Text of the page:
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Washington's Workforce Development System

Our state's workforce system helps Washington residents find jobs, re-enter the workforce, or move ahead in their careers.The programs begin with high school and reach through apprenticeships, certificate programs and college, but stop short of a four-year degree.


How are the 12 largest of these programs performing?

View Workforce Training Results

At the state level, the Workforce Board coordinates 16 programs administered by seven agencies. Every four years, the Workforce Board develops a state strategic plan to address state needs. The Board reports to the Legislature every year on the progress of this plan. At the local level, Washington's 12 Workforce Development Councils direct WIOA Title I-B activities, provide employer outreach, and oversee the state's WorkSource employment centers. Each council develops a local strategic plan assessing local employment to coordinate workforce activities throughout their area.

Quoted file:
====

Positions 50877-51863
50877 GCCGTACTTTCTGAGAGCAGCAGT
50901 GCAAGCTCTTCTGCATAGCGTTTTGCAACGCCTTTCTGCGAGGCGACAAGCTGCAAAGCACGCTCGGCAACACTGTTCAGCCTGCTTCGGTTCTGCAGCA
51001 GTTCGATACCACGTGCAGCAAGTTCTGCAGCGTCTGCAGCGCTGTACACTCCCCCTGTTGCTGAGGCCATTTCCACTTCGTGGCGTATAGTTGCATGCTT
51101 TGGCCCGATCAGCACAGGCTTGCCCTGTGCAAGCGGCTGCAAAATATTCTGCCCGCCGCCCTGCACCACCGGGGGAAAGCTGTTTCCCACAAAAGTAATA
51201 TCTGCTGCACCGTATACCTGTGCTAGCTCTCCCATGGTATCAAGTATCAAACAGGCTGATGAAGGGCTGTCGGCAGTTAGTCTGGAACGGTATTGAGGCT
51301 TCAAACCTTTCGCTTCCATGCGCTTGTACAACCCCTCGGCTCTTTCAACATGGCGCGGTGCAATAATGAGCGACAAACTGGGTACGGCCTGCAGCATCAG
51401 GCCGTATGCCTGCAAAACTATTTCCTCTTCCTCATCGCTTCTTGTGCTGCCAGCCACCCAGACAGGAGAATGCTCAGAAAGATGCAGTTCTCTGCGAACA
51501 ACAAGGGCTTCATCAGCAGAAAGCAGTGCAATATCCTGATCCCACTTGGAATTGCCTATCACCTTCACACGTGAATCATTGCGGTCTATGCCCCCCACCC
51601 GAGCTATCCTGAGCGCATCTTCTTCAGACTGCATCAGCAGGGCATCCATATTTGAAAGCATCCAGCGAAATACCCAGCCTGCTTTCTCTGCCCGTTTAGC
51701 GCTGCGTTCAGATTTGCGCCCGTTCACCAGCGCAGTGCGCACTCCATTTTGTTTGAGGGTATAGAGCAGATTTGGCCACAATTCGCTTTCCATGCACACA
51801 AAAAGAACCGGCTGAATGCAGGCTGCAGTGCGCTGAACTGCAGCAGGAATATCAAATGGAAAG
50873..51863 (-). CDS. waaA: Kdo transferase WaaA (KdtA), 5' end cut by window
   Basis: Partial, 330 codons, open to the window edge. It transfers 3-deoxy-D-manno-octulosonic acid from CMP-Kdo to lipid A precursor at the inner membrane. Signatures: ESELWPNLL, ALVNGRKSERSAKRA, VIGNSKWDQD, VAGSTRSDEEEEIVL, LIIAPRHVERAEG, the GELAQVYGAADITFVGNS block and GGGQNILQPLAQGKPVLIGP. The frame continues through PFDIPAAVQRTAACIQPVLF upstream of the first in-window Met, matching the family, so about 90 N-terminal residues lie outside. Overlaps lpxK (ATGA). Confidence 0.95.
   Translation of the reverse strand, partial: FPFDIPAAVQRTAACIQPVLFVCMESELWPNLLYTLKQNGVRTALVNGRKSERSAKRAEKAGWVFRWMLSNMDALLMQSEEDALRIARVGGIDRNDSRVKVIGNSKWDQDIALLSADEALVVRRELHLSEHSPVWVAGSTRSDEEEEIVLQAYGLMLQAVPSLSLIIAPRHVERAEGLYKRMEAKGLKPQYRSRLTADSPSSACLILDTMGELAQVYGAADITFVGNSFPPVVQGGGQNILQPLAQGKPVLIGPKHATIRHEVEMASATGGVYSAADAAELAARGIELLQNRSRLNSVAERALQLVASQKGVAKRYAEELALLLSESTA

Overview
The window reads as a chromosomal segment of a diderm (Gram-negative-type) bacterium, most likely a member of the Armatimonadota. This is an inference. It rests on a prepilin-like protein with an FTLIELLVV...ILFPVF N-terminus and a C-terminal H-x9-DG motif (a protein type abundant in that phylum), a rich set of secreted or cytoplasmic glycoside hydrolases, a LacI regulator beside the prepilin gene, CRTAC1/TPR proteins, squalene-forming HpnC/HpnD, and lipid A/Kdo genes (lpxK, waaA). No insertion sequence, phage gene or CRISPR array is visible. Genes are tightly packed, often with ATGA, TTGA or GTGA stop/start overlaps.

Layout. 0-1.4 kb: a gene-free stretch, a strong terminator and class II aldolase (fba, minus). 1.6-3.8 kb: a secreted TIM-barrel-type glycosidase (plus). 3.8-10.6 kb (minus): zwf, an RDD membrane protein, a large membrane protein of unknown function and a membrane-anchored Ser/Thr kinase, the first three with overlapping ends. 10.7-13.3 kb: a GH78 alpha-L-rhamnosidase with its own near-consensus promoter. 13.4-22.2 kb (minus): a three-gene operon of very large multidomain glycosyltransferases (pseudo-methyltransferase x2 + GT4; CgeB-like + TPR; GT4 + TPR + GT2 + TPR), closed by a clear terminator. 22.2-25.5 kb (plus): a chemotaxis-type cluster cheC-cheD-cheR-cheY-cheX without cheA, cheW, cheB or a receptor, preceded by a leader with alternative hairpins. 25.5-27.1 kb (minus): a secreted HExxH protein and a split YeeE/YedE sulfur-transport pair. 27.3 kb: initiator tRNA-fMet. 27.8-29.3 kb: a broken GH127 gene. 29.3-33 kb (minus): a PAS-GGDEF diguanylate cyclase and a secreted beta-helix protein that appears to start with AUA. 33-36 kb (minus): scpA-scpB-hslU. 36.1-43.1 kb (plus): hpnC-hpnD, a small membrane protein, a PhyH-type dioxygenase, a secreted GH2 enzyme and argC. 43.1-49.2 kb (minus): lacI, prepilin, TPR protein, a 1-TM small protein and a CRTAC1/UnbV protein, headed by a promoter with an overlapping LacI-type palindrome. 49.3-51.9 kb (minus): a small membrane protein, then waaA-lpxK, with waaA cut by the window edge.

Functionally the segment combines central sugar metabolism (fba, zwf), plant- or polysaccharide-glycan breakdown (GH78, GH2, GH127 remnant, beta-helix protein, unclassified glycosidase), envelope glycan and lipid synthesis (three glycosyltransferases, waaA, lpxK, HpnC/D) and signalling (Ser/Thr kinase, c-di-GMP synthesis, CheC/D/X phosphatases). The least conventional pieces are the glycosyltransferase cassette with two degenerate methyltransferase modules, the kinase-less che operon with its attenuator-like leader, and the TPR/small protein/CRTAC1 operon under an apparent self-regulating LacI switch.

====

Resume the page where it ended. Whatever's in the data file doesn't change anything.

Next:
Together, the state-defined workforce development system manages just over $1 billion a year in state and federal expenditures.


Organization Program Public Funding: Federal and State

Employment Security Department

WIOA, Title I-B Dislocated Worker Program

WIOA, Title I-B Adult Training Programs

WIOA, Title I-B Youth Activities Program

Trade Adjustment Assistance

Training Benefits Program








Subtotal for Employment Security Department

State Board for Community and Technical Colleges

Postsecondary Professional Technical Education

Basic Education for Adults

Worker Retraining Program

Job Skills Program

Customized Training Program







Subtotal for State Board for Community and Technical Colleges

Office of Superintendent of Public Instruction

Secondary Career and Technical Education



Department of Social and Health Services

Division of Vocational Rehabilitation


Department of Services for the Blind

Vocational Rehabilitation Services for the Blind


Department of Labor and Industries



Workforce Training and Education Coordinating Board Private Career Schools

The major public investment is financial aid for students, outside the scope of this chart.

Total Public Funds



These figures are for 2016-17.

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